Dr. Kevin D. Stringer is a retired US Army colonel, the chair of education for the US Irregular Warfare Center, and visiting associate professor at the General Jonas Zemaitis Military Academy of Lithuania. With thirty years of commissioned military service, he was a Eurasian foreign area officer and strategist assigned to US Special Operations Command–Europe and US Special Operations Command.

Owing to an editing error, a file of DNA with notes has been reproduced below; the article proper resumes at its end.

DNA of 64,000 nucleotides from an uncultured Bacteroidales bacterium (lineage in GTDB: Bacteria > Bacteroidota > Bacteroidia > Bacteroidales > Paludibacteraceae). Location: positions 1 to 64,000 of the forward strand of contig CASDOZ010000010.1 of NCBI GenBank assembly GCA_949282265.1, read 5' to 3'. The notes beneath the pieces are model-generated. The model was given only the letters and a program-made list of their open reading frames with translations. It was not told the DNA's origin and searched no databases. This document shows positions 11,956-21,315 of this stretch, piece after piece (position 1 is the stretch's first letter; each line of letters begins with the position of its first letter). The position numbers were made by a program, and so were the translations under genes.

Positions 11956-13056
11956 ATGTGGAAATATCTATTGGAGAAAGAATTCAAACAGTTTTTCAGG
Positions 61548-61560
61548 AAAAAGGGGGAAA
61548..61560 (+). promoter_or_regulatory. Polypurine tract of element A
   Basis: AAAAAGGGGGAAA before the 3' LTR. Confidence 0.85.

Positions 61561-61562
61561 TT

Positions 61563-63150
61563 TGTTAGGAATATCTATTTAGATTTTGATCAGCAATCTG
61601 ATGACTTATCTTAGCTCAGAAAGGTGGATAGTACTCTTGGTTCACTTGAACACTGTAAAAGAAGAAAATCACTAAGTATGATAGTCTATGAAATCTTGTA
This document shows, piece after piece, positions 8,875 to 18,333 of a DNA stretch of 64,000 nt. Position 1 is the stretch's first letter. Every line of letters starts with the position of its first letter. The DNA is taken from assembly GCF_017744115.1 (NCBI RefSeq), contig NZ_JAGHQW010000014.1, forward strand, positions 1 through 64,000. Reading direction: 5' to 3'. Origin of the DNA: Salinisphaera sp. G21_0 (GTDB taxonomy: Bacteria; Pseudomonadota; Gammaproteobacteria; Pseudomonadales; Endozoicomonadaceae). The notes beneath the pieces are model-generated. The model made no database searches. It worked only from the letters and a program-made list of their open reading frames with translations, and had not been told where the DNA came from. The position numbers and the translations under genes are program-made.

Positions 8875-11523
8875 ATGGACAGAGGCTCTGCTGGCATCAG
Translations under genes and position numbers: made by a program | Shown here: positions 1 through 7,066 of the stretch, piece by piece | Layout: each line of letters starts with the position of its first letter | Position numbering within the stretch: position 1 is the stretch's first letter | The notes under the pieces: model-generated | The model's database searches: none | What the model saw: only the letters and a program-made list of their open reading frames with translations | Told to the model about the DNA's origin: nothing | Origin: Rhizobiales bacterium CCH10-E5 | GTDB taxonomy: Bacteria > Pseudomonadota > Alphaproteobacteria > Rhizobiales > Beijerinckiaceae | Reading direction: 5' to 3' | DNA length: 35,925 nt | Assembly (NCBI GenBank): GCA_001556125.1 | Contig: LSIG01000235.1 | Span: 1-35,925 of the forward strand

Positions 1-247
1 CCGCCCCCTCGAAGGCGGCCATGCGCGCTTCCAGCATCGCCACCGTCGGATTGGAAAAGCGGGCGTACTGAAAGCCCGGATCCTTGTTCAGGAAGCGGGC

Dr. Heather S. Gregg is professor of irregular warfare at the George C. Marshall European Center for Security Studies, Garmisch, Germany. She is also a senior fellow at the Foreign Policy Research Institute. Prior to joining the Marshall Center, Dr. Gregg was a professor at the US Army War College and the Naval Postgraduate School in Monterey, California, where she worked primarily with special operations forces.

The views expressed are those of the authors and do not reflect the official position of the United States Military Academy, Department of the Army, or Department of Defense.

Image credit: mil.ru, via Wikimedia Commons (adapted by MWI)